216 ON THE CONDUCTION OF HEAT IN CRYSTALS.
isothermal surface passing through that point, that is, in a direction parallel to the radius vector drawn from the centre of the thermic sphere to the point of contact of a tangent plane drawn parallel to the isothermal surface at the point considered.
Now the tangency of two surfaces is evidently unchanged by derivation. Hence, in a crystal, if we have given the direc- , tion of the isothermal surface at any point, we may find that of the flow of heat by the following construction. In a direction parallel to the isothermal surface at the given point draw a tangent plane to the thermic ellipsoid, and join the centre with ; the point of contact: the flow of heat will take place in a direc-
i tion parallel to this joining line. In other words, the flow of
| , heat will take place in a direction parallel to the diameter
| which is conjugate to a plane parallel to the isothermal surface
I ' at the given point.
j;; I
| \ \ 14. Conceive a plate bounded by parallel surfaces to be cut
}V ' from a crystal, and heat to be applied towards its centre; and
;' suppose the lateral boundaries sufficiently distant to produce no
!* ' j sensible influence on the result, so that we may regard the plate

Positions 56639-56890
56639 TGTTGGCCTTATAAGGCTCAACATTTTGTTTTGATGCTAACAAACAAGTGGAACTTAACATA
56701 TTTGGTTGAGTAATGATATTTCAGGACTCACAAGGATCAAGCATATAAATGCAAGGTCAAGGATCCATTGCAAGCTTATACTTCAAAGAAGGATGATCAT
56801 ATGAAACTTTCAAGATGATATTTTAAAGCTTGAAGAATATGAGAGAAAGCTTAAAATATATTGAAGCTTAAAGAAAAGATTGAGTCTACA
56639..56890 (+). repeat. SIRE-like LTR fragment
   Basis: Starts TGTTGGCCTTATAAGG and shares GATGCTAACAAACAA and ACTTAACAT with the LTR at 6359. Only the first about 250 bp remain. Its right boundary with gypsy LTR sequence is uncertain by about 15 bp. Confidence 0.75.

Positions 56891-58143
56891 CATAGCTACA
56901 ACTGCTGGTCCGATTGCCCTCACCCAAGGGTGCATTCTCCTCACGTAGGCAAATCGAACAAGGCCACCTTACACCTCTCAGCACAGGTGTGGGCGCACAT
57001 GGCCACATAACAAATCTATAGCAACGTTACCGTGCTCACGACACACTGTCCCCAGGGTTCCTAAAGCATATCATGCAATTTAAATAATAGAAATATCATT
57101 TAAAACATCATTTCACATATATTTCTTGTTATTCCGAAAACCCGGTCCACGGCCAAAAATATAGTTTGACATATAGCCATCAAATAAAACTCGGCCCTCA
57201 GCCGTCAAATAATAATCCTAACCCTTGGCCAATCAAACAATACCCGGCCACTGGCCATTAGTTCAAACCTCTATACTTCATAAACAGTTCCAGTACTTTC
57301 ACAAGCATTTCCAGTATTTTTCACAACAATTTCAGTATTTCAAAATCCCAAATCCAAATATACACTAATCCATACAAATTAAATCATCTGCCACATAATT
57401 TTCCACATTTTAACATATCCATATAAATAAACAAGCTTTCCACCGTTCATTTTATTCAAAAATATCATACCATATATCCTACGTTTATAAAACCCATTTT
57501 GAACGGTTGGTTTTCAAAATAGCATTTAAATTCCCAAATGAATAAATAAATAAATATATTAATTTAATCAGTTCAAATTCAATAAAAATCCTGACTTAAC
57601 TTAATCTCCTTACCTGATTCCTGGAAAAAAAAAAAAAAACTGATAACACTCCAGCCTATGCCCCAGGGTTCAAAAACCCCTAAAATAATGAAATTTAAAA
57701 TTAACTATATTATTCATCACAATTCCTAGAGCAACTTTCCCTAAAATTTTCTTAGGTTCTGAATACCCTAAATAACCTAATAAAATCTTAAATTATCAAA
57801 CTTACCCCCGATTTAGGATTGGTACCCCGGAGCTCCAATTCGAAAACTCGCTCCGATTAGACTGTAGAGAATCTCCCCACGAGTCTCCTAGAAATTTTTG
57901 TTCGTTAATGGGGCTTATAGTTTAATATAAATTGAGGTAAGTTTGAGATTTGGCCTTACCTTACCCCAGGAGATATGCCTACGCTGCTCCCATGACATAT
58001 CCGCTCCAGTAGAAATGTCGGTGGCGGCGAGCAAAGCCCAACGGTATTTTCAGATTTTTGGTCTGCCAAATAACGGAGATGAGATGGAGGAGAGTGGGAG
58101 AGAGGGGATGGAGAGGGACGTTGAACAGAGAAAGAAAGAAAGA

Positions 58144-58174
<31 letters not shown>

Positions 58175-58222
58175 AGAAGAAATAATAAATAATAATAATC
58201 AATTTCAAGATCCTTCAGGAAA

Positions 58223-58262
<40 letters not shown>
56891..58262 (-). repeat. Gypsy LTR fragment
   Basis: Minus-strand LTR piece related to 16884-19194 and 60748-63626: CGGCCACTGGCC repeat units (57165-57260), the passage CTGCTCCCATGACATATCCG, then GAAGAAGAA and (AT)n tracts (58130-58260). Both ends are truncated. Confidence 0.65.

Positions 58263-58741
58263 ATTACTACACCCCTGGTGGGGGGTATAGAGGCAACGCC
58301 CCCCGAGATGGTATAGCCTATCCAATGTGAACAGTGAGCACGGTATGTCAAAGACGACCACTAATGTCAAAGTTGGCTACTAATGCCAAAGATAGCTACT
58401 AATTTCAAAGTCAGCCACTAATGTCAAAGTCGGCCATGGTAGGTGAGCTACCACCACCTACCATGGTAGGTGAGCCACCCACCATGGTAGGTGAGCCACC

jr as infinite. In this case the auxiliary solid will likewise be an
i infinite plate bounded by parallel surfaces. Now if heat be
; ! ; supplied according to any law at one point of such a plate,
I • or at any number of points situated in the same normal, the
| isothermal surfaces will be surfaces of revolution, having the
1 normal drawn through the source or sources of heat for their
; axis, and the isothermal curves in which the parallel faces are
1 , cut by the isothermal surfaces will be circles, having their centres in the points in which the faces are cut by the normal above-mentioned.
Hence, in a crystalline plate, if heat be supplied according to any law at one point, or at any number of points situated in a line parallel to the diameter of the thermic ellipsoid which is conju-
I gate to the planes of the faces, (a line which for brevity I will call
the line of sources,) any particular isothermal surface will be a surface generated by an ellipse which has its plane parallel to
; the faces, its centre in the line of sources, and its principal axes
parallel and proportional to those of the ellipse in which the thermic ellipsoid is cut by a plane parallel to the faces. In par-